10 YEARS AGO
RESIDENTS in Melbourn were determined to have a blitz on crime. They came together alongside police, Neighbourhood Watch leaders and councillors to launch the Safer Melbourn Initiative. The move came because of concern over youth disorder and crimes again
RESIDENTS in Melbourn were determined to have a blitz on crime. They came together alongside police, Neighbourhood Watch leaders and councillors to launch the Safer Melbourn Initiative.
The move came because of concern over youth disorder and crimes against property.
David Wherrell, then a Neigbourhood Watch co-ordinator, said that about 20 residents volunteered to become core members of the initiative group.
He said they would be drawing up a scheme for the area which would include the need for facilities for youngsters and to give Neighbourhood Watch a higher profile. There were suggestions at Melbourn Parish Council that a drop-in centre for youngsters could be provided at the Scout hall in the village.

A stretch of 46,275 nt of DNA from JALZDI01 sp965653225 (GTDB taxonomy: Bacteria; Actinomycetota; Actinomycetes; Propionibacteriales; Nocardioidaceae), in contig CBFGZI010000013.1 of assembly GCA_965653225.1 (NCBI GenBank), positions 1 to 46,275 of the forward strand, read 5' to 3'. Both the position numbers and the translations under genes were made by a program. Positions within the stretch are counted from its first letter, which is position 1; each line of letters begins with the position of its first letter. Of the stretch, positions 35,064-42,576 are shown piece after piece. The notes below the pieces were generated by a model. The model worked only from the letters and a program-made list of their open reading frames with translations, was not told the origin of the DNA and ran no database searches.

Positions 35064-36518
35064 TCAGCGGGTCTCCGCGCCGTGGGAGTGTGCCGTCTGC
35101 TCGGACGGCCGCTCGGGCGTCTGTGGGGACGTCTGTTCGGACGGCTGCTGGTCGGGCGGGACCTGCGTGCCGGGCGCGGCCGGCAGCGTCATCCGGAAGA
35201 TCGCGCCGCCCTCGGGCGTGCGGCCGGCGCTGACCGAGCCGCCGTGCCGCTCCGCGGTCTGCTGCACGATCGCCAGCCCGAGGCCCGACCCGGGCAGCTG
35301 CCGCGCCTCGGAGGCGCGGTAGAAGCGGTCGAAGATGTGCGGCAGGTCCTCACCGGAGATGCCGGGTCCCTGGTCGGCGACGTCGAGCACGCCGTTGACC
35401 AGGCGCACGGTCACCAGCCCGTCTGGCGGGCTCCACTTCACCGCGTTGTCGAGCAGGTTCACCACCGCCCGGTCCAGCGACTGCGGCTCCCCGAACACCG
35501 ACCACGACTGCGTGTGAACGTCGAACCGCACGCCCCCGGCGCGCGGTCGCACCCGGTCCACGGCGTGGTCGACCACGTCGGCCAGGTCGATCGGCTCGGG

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n Police were being urged to increase bobbies-on-the-street - but this was a "luxury".
So said North Herts police chief Supt Paul Dumpleton when he spoke at a policing meeting in Royston.
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He said he recognised the need for bobbies-on-the-street. However, Supt Dumpleton said: "Walking is beginning to prove a luxury we can't afford."
He praised the work of special constables who were helping to police the area.
There was a call for the introduction of closed-circuit television cameras in Royston town centre.
Although the idea gained the support of Chief Insp Andy Wright, he said: "It's not a panacea for all ills but it is a valuable tool."
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- The Crow, Friday, July 26, 1996